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Wow, just a few weeks ago, this was on TV, and my mom was saying how it was one of her favorite scores of all time. Then I got online to try to find CD release, and found that the only one was a rare old collector's edition. So this release is great news! Order commencing...

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Need cash!!!!! Gotta make room for my expanding CD collection too.

I'm glad I didn't buy the Silva re-recording a couple of weeks ago.

Ahh, now I see...

I'm glad as well I didn't buy the re-recording!

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I thought I remembered a JW connection somewhere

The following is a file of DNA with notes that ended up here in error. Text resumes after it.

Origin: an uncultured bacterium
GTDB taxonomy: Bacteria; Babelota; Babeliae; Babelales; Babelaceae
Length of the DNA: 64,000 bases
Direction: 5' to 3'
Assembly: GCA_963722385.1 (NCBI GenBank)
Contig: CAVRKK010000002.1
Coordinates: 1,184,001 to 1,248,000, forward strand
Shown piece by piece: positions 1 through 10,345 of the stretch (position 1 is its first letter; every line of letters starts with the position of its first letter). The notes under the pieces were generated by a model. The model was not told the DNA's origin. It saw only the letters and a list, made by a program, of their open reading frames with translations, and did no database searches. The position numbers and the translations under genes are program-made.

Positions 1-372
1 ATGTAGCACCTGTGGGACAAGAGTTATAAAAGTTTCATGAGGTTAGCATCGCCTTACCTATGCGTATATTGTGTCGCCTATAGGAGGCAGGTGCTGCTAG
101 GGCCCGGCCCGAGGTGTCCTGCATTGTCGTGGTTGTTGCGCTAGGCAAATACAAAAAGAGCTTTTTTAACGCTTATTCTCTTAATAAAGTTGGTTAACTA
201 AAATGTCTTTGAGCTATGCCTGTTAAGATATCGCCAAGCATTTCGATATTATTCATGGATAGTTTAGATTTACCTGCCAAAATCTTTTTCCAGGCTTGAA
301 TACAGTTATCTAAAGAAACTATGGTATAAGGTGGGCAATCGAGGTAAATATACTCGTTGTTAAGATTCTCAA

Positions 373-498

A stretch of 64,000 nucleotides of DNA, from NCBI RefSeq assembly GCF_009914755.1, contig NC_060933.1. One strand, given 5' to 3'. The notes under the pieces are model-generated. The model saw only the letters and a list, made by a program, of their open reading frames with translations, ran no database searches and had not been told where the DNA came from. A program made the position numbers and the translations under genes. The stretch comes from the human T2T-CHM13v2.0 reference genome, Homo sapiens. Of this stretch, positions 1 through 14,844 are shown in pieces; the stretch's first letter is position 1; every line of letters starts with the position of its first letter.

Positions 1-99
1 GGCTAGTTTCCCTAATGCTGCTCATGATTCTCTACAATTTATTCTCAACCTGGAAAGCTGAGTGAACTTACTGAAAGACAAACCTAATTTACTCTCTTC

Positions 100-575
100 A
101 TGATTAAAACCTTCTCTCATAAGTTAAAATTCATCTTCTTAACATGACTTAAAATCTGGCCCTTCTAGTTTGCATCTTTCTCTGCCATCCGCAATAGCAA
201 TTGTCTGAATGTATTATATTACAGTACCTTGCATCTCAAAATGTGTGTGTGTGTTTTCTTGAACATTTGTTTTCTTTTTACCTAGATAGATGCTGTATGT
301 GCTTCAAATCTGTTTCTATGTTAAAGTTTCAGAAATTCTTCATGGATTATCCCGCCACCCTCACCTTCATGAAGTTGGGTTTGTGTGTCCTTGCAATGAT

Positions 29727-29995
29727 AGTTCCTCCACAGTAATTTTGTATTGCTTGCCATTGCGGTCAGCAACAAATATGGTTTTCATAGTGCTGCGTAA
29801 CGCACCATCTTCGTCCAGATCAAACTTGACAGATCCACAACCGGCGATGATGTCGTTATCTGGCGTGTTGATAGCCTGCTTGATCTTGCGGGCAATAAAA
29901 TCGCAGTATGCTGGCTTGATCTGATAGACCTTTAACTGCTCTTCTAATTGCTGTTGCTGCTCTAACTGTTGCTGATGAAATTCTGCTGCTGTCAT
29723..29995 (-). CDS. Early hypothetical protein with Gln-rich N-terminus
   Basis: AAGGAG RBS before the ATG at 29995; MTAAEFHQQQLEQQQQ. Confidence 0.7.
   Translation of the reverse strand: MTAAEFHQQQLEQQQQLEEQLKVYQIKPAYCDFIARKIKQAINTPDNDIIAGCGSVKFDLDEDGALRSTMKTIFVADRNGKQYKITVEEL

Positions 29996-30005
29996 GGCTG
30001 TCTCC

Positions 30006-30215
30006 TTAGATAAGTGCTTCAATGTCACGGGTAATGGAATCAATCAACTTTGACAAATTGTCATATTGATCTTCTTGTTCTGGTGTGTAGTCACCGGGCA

You remembered well :o

And one question... I only have had this on CD-R for some years. I just checked the new release, and the track list is identical. But the copy I have, I've always wondered if it was an oficial release. There isn't any label name, only a catalogue reference (SC-1R-JM). Does anyone knows if this a legit release or a bootleg?

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And one question... I only have had this on CD-R for some years. I just checked the new release, and the track list is identical. But the copy I have, I've always wondered if it was an oficial release. There isn't any label name, only a catalogue reference (SC-1R-JM). Does anyone knows if this a legit release or a bootleg?

Screen Archives issued a 42-track, 72-minute promo CD after 15 years ago, it's probably that.

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And one question... I only have had this on CD-R for some years. I just checked the new release, and the track list is identical. But the copy I have, I've always wondered if it was an oficial release. There isn't any label name, only a catalogue reference (SC-1R-JM). Does anyone knows if this a legit release or a bootleg?